[0061] Placement of an advertisement within content is based on maximum value to an advertiser 150. The system processor 128 can determine such value and priority using subscriber 105 profiles, subscriber 105 viewing history, subscriber 105 account profile, individual subscriber 105 profiles, subscriber 105 preferences, advertiser requests and parameters, interactions of the subscriber 105 with the CPE 110, and/or one or more of factors show in tables 1-6. The system processor 128 can transmit results of such a determination to the CPE 110 for assembly of an advertisement within multimedia content. These factors can include: cluster-specific and individual- specific subscriber 105 profiles, type of advertisement (generic cluster-specific, advertiser-specific, and subscriber-requested), time and date of a start request, value and cycle (i.e., selection of a next advertisement in a value-ordered list of

advertisements can be sent to a CPE 110 of a subscriber 105 to be inserted in the multimedia content.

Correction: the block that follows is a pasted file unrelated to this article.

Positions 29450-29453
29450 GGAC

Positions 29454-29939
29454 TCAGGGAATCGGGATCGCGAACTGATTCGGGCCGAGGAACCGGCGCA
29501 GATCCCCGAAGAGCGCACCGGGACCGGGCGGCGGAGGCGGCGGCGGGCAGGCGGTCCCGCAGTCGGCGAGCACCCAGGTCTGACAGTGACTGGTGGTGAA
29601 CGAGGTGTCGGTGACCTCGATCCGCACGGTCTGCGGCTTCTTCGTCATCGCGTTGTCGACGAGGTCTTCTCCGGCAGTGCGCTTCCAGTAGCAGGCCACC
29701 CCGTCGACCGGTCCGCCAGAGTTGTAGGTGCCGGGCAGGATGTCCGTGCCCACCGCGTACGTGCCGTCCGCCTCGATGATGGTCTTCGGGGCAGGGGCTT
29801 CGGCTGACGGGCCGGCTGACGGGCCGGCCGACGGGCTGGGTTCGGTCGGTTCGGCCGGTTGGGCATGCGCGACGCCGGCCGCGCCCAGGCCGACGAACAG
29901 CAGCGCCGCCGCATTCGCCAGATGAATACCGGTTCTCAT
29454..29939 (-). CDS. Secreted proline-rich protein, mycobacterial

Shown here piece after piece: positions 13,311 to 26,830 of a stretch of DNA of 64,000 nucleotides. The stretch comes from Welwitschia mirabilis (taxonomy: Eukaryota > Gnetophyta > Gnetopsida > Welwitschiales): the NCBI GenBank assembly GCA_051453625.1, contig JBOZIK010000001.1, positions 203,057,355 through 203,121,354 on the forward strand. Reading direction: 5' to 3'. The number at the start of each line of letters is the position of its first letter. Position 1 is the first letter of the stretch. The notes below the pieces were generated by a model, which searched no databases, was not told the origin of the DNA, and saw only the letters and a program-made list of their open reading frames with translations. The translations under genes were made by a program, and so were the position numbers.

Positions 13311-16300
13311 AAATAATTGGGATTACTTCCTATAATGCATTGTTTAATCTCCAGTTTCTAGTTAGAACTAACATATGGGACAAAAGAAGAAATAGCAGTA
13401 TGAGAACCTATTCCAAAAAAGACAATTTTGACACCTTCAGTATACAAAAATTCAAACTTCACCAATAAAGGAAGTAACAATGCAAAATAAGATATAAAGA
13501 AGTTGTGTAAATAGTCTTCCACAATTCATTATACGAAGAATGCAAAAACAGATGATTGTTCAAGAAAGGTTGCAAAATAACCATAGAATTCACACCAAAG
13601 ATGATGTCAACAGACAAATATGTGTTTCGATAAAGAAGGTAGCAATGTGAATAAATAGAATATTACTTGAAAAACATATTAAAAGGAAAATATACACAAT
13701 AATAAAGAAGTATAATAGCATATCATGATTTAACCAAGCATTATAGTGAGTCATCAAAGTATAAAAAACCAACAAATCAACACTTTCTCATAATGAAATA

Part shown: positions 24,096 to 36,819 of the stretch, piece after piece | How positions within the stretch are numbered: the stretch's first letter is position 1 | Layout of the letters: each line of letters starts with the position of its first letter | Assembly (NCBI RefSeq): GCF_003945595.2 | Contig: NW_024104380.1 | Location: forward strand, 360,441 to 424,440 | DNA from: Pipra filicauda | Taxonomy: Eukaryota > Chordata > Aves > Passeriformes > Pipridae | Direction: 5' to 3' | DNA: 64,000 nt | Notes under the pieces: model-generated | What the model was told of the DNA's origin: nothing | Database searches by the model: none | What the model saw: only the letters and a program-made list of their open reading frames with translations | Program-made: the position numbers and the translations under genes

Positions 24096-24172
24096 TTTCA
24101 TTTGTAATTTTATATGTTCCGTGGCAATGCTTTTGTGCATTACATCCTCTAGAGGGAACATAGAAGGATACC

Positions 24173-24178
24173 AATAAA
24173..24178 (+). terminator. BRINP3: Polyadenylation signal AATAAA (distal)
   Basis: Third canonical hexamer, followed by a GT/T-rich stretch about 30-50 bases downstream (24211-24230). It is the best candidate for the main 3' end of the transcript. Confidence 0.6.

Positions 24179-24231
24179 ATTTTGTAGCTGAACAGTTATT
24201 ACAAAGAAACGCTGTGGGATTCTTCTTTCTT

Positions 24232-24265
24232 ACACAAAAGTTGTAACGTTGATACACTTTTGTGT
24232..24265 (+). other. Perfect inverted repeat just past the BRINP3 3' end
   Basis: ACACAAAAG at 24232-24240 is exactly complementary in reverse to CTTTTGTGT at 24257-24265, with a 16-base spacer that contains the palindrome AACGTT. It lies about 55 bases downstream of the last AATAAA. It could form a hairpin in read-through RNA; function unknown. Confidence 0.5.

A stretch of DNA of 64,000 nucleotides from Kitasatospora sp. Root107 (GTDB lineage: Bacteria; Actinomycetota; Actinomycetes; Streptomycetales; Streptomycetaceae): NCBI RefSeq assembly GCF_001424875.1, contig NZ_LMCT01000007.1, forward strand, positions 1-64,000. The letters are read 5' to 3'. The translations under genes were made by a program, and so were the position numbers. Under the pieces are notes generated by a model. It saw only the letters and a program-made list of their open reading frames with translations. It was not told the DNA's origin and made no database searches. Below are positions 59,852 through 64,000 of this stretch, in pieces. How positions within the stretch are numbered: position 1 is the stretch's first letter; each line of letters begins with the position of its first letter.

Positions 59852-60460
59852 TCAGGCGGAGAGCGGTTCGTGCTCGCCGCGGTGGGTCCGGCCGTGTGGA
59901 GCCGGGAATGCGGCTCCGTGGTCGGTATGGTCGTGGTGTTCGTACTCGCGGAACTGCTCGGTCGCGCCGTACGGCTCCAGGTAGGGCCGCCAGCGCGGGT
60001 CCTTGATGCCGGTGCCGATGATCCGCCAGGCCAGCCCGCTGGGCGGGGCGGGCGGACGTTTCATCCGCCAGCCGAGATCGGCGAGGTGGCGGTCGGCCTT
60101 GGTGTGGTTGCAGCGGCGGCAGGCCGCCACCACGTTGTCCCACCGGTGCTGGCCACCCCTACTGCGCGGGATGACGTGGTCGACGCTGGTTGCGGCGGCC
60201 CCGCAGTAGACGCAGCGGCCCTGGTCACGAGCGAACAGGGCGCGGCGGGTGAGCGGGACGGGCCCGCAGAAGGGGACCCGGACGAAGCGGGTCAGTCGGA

[0062] The system controller 126 can transmit this list to the CPE 110. The CPE 110 can maintain and update this ordered list through a prioritized list of advertisements assignments for each available commercial slot, tracking of a number of times a particular advertisement is viewed within a given time interval, a last time a particular advertisement was shown to a subscriber 105 of the CPE 110 to determine when such an advertisement should be shown again to cluster- specific and individual- specific subscribers 105, subscriber 105 demographic profile (used by advertisement insertion instruction module of the CPE 110 (not shown)), type of advertising accepted or requested by a subscriber 105 via the CPE 110, a predetermined value of a cluster- specific and individual- specific subscriber 105 to an advertiser 150 in its processing, decreasing value of an advertisement with the passage of time or repeated viewings within a specified time interval to a cluster-specific or individual-specific subscriber 105, and repeated viewings of multimedia content can have different advertisements inserted for each viewing of the multimedia content by cluster-specific and individual- specific subscribers 105. These factors can further include an advertisement or advertising campaign as specified by an advertiser 150 to be inserted within multimedia content based on one or more of cluster-exclusivity, limited cluster- exclusivity, content- specific insertion for selected cluster subscriber 105-profiles, individual- subscriber 105 profiles, advertiser 150 specified minimum number of times an advertisement is displayed, a minimum number of repetitions within a time interval an advertisement can be shown to a subscriber-cluster or individual subscriber 105, advertiser 150 specified demographic-seeding instructions to perform more focused clustering for products and services, advertiser 150 specified regional and national insertion and display of an advertisement, advertiser 150 specified advertisement play time of when the advertisement is presented to a subscriber 105 within the multimedia content relative to the start of the multimedia content, content position (cluster- specific and individual- specific) of advertising insertion times, an advertisement actual play time within a specific multimedia content, position of the advertisement, and content checked (against the specified advertisement play time, content and position) for AQoS and AIQoS validation.